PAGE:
After finishing my trail loop in the hills I popped back on the main fitness loop and stopped at the Columns Drive parking area for some water. After a quick 45-60 second break or so I progressed onto the road of Columns Drive. About a half mile on Columns Iย  started to feel a bit of discomfort and pain on my left knee. I ended up stopping to walk twice because the pain started to become very uncomfortable. I debated each time on whether I should end my run or not. I was feeling very concerned by the feeling at my knee. The second time I started running I decided to increase my pace a bit and also really focused on running more mid and forefoot. I noticed immediately this seemed help. My pace increased and I was also maintaining my HR too. I finished off my run with an 8:11, 8:02, 8:12, & 8:12 for my last 4 miles. I was happy about the progress in my pace, but not happy about what I was feeling on the outside of my knee ๐Ÿ˜ฆ

As I sit here typing this I’m still concerned about my knee. The knee didn’t bother me last night sleeping and it does feel a little better today but I do feel it from time to time. It seems that the bike riding is giving me some issues and I also realized I might of been riding with my seat too low (which was having my knees bent too much while pedaling). today is a rest day and I will be running easy miles tomorrow. Fingers crossed that the knee is just sore from the biking use and just needs rest.

Feet & legs - check out my new socks (Christmas present)

Feet & legs – check out my new socks (Christmas present)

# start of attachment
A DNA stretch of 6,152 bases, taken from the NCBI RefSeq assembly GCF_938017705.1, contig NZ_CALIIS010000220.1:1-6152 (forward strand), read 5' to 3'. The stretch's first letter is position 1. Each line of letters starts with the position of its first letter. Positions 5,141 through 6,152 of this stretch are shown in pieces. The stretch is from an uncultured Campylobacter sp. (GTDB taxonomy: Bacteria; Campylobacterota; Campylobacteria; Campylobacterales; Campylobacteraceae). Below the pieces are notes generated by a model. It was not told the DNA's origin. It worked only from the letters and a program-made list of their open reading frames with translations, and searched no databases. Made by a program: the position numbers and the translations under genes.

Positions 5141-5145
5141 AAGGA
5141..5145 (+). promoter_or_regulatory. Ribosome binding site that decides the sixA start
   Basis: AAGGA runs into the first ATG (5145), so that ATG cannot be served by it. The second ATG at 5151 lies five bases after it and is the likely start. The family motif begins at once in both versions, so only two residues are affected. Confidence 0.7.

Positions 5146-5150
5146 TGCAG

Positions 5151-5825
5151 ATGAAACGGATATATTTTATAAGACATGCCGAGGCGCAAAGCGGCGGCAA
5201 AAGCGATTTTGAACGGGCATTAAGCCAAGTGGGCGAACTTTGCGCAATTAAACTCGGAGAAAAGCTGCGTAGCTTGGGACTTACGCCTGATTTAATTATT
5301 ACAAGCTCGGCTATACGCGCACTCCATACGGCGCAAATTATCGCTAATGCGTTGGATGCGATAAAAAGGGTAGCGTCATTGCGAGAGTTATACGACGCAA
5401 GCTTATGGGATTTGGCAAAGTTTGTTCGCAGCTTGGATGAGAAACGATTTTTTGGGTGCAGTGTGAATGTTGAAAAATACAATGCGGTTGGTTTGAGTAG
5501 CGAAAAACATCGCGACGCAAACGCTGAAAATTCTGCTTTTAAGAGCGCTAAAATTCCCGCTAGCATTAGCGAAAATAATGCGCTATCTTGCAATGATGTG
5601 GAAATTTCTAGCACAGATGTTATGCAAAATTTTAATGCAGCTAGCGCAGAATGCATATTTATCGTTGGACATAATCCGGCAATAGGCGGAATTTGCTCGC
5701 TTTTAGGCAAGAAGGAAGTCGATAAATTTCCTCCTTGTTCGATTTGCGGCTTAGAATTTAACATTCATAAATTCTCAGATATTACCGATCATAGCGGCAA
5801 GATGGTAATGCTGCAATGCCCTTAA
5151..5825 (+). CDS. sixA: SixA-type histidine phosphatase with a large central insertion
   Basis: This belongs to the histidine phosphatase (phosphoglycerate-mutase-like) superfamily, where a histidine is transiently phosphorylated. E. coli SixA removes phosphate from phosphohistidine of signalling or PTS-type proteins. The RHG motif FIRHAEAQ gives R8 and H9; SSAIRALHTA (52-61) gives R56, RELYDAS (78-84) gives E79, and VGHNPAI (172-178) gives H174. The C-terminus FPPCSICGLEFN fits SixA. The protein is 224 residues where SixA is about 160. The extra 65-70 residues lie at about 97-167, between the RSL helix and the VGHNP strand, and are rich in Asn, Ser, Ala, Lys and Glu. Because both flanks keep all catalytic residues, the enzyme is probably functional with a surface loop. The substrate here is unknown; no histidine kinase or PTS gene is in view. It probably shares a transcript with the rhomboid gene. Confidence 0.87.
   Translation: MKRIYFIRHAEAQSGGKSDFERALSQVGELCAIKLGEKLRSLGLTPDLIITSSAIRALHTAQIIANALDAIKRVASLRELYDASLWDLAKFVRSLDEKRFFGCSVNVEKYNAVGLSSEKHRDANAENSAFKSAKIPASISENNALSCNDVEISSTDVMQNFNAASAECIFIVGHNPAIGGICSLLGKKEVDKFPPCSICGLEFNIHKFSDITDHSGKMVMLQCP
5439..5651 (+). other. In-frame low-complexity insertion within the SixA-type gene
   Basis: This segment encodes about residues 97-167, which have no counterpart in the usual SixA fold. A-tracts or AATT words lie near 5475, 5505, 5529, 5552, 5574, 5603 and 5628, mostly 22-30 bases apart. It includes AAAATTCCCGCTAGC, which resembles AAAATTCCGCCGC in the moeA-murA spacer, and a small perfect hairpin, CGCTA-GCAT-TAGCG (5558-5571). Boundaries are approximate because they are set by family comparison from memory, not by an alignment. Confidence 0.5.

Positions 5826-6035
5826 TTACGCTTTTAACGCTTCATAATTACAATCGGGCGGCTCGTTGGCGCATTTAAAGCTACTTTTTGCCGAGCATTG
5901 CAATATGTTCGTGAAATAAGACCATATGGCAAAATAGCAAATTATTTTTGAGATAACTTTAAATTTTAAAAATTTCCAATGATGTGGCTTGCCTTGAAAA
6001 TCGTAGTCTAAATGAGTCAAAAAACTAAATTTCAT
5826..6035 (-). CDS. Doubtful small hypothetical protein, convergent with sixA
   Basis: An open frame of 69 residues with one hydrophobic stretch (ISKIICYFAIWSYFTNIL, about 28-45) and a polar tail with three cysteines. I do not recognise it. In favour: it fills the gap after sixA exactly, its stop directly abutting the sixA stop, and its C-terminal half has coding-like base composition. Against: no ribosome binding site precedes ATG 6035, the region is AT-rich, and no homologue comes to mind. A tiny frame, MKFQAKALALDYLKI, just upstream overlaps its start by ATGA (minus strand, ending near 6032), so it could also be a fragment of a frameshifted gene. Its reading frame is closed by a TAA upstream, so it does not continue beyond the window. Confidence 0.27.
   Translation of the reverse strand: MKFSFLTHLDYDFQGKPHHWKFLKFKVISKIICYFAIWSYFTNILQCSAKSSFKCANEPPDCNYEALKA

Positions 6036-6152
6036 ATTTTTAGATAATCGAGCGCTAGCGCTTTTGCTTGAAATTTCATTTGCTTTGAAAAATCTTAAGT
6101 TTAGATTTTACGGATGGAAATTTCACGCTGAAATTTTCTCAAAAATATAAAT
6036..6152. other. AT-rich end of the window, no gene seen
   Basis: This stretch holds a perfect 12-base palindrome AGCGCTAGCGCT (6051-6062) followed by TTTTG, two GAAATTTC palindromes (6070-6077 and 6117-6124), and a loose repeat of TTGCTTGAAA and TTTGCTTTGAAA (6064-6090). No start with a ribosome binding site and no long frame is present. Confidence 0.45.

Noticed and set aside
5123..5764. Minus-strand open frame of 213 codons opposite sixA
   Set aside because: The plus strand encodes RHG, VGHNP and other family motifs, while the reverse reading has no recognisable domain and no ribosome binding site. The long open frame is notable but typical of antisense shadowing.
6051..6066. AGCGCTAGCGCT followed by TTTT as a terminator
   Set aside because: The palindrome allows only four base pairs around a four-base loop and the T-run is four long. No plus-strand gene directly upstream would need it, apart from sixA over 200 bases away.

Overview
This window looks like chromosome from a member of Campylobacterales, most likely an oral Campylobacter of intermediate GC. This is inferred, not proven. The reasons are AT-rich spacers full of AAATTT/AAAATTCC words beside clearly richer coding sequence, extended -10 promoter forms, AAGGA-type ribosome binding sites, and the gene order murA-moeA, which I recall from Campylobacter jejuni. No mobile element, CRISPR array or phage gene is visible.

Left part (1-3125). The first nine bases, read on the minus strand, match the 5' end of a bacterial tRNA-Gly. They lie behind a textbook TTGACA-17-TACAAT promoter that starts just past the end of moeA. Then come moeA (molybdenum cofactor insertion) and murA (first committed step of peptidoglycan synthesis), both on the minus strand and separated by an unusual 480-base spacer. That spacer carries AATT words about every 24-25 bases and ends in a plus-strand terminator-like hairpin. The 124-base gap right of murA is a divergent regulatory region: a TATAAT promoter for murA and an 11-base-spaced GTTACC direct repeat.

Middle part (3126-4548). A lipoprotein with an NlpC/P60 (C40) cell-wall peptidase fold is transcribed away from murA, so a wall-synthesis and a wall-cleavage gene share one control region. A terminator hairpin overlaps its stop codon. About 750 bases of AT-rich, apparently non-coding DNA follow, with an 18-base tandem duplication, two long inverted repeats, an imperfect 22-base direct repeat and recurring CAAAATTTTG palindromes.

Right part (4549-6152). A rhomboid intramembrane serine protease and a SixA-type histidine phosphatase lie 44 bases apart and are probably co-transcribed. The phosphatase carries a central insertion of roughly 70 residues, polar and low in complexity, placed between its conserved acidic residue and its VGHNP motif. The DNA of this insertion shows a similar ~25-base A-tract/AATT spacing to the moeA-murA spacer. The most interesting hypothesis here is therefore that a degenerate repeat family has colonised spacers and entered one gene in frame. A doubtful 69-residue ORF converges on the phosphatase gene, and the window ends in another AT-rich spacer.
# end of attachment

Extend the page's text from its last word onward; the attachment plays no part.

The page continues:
Another challenge that hit me night before last is that I woke up with vertigo. I’ve been suffering with bouts of it now, off and on, for the last two years. It started in South Africa when I was living there. On several trips back and forth from there and the States I would seem to suffer from vertigo after about 3 weeks from my travels. When I returned back to the states I had hoped that it would go away but I’ve still been having bouts with it from time to time. Thankfully I’ve learned how to deal with it, but it is still annoying and I wish I could figure out what is causing it to happen.

So, as you can see, the last 2 weeks have had some challenges. I’ve listened to my body to give it some rest and I’ve mixed things up a bit in my training. I was feeling like I had plateaued on my aerobic training and I think between the rest and the few runs with hills and a faster pace has been very helpful. As my last 4 miles on my 10 mile run shows I dropped nearly 15 seconds from my long run peak from couple of weeks ago (Week 3 at an 8:27 pace). See the charts below for comparisons of each of my last 3 week’s long runs. I’ve pointed a few items out in the graphic worth noticing.

Oh, and Happy New year… I probably won’t post again till we are in 2014… Have an enjoyable and safe one… Cheers!

Week 4 through 6 comparison of long runs.

Week 4 through 6 comparison of long runs.

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Week 4 – Marathon Training

Wee 4 Long Run watchtimeAnother week in the books and another miserable cold and rainy one. There was an incident from last week that had an effect on this week of training. If you read my last post about Week 3 of my training you will see my write-up about buying some new shoes. I headed over to Big Peach Running in Marietta and ended up purchasing the Mizuno Wave Sayanara. I ran in the Mizuno’s during my 5K race Saturday and they felt great. Then on Sunday I ran a 8 mile run. Halfway through the run I all of a sudden felt a sharp stabbing pain on my outer left ankle, just below the main bone there. I finished my run but was a bit concerned.

Monday arrived and the ankle felt very sore. I was beside myself as I’ve been dealing with right ankle issues for a while now. After work I got home and started to put the Mizuno shoes on to walk Sally, my dog… I couldn’t even wear the shoes. I felt the pain immediately on the ankle ๐Ÿ˜ฆ OK, so it has to be the shoes!? I put on my old Brooks and no problems.